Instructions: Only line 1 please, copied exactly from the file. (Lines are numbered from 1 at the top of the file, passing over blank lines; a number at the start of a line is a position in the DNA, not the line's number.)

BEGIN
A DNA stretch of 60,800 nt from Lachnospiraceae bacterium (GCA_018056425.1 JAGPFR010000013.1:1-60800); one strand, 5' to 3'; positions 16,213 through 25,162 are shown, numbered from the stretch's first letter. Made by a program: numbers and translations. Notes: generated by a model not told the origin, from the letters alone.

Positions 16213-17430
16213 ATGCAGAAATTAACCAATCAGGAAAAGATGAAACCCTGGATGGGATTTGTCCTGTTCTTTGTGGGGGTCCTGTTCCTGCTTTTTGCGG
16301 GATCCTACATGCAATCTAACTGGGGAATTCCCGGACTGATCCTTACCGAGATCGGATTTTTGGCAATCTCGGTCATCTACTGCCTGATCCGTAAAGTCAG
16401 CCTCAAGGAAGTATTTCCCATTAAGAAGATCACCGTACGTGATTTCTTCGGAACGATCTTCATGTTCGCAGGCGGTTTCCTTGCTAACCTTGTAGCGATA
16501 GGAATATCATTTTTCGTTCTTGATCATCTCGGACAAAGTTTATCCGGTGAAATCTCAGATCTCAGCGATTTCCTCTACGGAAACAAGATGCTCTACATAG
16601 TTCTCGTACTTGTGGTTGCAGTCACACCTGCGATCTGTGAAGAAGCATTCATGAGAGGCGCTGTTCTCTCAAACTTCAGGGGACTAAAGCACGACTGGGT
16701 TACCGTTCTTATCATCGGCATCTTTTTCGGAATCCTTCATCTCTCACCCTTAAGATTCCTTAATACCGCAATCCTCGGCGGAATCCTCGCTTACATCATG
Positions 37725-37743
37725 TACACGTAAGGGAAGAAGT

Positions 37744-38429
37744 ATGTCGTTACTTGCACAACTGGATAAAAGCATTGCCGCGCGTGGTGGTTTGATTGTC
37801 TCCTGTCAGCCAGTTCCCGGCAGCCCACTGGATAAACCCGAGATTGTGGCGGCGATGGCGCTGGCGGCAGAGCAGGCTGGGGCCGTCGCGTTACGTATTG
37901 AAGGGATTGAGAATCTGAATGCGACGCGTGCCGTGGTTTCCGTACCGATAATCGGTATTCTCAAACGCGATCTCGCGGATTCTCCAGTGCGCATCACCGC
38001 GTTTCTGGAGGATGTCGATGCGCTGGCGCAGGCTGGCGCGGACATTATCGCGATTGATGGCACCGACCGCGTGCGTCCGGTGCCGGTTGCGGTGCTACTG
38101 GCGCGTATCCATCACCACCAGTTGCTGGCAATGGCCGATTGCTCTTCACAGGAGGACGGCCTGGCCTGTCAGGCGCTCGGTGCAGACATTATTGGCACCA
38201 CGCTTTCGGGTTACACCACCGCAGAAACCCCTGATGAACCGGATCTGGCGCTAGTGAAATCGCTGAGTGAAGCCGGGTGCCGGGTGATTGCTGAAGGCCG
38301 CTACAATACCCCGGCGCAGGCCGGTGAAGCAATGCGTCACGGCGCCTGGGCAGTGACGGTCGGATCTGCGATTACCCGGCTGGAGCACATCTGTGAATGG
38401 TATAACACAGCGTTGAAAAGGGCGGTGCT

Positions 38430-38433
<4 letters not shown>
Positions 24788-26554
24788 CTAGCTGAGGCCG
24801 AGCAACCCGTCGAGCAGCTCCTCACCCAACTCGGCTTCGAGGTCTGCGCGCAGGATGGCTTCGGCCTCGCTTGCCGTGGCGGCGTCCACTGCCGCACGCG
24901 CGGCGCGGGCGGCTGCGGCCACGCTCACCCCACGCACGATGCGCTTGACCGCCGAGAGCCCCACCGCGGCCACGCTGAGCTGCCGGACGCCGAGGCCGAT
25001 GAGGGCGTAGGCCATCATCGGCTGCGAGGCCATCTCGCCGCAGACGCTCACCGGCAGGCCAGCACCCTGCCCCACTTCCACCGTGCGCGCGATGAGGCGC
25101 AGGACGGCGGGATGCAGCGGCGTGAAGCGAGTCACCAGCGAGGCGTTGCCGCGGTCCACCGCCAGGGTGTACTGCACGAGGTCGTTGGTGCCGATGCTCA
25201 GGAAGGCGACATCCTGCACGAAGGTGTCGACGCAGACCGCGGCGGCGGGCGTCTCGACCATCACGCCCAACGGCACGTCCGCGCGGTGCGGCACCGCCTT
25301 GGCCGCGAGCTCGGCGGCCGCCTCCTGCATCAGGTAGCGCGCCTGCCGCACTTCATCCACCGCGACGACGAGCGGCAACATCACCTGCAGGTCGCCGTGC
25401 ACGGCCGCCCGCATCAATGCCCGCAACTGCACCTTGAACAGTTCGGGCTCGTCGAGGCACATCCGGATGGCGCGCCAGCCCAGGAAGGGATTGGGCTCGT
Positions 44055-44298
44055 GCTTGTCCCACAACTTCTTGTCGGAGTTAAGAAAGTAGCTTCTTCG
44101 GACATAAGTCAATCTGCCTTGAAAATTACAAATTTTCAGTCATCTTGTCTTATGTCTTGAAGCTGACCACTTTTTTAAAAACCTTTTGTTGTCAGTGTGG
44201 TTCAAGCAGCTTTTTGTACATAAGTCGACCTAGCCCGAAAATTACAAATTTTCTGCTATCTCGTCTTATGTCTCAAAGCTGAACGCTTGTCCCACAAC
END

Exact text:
A DNA stretch of 60,800 nt from Lachnospiraceae bacterium (GCA_018056425.1 JAGPFR010000013.1:1-60800); one strand, 5' to 3'; positions 16,213 through 25,162 are shown, numbered from the stretch's first letter. Made by a program: numbers and translations. Notes: generated by a model not told the origin, from the letters alone.